If you’re new to adventure motorcycling, everything is overwhelming. Hopefully, everything is also overwhelmingly awesome, but even then, you’ll need a little help when it comes to planning your very first long adventure ride. It’s not because you’re incapable of packing on your own, doing long days in the saddle, or picking out your destination. It’s because, as a new rider, you’ll probably be overthinking and overplanning a lot.
Here’s how to avoid it.
Wherever you are in the world, heading south is always the best and easiest solution for everything. Wrong season? Head South. Too cold? Head South. Unsure where to go? South. If you live in the Southern Hemisphere, obviously, it’s the other way round, but you get the gist: go to where it’s warm. You’ll have plenty of problems and issues to deal with as it is, and you just don’t need weather to be one of them. Besides, South is usually much friendlier, too. In other words, the closer you are to the equator, the nicer, easier, and more chilled out life gets.
Google Things, But Don’t Trust Everything People Say
It’s natural to want to know what awaits at this or that border crossing, how hard is it to get a visa for Angola, and should you pack cable ties (yes, you should). However, do take other people’s opinions and advice with a grain of salt. I can’t count the times when people told me the off-road trail I was planning to ride was “the hardest road in the world” but turned out to be just another graded dirt track, as an example. Do your research, but also think for yourself. The Bolivian Death Road isn’t that deadly. Honest.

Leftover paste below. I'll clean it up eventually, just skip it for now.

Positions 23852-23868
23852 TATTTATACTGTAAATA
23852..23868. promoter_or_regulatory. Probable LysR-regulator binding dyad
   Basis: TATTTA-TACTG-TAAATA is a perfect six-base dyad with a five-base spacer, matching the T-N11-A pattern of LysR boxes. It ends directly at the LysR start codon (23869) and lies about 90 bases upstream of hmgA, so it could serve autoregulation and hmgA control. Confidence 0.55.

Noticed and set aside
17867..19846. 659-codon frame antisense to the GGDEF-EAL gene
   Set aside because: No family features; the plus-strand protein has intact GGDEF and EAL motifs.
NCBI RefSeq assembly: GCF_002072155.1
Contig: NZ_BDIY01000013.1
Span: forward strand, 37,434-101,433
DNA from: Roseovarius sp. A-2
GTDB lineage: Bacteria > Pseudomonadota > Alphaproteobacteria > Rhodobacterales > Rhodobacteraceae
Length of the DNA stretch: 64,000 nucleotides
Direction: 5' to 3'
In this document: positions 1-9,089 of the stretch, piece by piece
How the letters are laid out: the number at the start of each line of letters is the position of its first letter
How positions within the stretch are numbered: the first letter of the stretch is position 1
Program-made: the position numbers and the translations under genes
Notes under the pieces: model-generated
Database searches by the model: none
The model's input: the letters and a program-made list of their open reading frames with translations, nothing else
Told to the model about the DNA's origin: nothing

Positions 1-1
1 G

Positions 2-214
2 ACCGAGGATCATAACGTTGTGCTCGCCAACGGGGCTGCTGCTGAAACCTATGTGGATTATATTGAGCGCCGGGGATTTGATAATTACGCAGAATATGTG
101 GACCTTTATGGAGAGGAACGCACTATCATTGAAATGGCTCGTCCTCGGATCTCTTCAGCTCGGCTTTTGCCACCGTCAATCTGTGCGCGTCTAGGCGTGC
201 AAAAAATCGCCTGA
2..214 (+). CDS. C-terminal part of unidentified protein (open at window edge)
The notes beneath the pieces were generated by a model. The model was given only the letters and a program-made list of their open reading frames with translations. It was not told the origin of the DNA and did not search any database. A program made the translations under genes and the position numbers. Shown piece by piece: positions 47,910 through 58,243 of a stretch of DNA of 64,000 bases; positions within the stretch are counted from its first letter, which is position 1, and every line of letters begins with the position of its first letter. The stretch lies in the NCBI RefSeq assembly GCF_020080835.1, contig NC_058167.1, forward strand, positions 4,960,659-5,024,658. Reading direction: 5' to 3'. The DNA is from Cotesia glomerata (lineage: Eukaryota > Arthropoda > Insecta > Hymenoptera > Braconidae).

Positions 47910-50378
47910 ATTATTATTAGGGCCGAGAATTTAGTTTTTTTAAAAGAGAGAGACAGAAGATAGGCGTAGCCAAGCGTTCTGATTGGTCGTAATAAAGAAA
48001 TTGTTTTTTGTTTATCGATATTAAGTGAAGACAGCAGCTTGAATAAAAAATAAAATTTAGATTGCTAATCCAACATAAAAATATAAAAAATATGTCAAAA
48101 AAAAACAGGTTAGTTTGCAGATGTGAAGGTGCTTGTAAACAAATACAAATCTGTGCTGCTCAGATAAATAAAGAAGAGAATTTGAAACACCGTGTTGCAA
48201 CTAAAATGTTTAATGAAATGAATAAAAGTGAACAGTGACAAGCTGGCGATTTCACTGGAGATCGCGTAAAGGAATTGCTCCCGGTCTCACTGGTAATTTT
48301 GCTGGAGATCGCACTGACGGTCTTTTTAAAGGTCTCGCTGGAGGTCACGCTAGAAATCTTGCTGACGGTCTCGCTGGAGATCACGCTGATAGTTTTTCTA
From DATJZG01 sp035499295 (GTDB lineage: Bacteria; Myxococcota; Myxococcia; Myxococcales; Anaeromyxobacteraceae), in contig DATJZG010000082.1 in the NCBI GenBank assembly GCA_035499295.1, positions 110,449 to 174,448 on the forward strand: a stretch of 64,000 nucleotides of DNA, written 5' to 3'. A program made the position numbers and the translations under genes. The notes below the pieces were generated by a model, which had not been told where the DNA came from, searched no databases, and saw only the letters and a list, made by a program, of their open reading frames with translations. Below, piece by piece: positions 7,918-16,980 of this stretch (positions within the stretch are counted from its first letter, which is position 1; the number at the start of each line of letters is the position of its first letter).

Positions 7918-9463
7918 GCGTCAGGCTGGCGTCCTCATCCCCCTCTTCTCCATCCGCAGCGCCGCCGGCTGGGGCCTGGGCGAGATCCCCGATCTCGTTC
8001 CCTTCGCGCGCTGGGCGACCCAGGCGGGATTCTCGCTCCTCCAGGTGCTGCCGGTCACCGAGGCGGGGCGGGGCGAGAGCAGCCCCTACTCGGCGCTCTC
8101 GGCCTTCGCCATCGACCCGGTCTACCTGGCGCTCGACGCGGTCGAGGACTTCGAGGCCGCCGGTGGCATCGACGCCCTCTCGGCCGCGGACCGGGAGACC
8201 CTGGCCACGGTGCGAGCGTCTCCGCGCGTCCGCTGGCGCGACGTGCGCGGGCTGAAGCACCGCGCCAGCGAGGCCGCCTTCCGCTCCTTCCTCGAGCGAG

Keep Things Simple
Now that you know where you’re going and that everything’s going to be OK, there’s one last thing to do, and that’s keeping things simple. All the new gadgety things and tech are cool, but necessary? Not so much. You don’t need a feather-light, foldable adamantium camping chair that also serves as a pocket knife, a shovel, and an espresso machine. Just buy a damn Walmart camping chair or sit on a tree trunk, you will be fine. The same goes for everything else from your motorcycle to your packing list and your detailed route plans. Relax a little, stop bothering your GPS, and let fate take you places.
It’ll be worth it.
What advice would you give to your old self who was setting out on a long-distance adventure ride for the first time ever?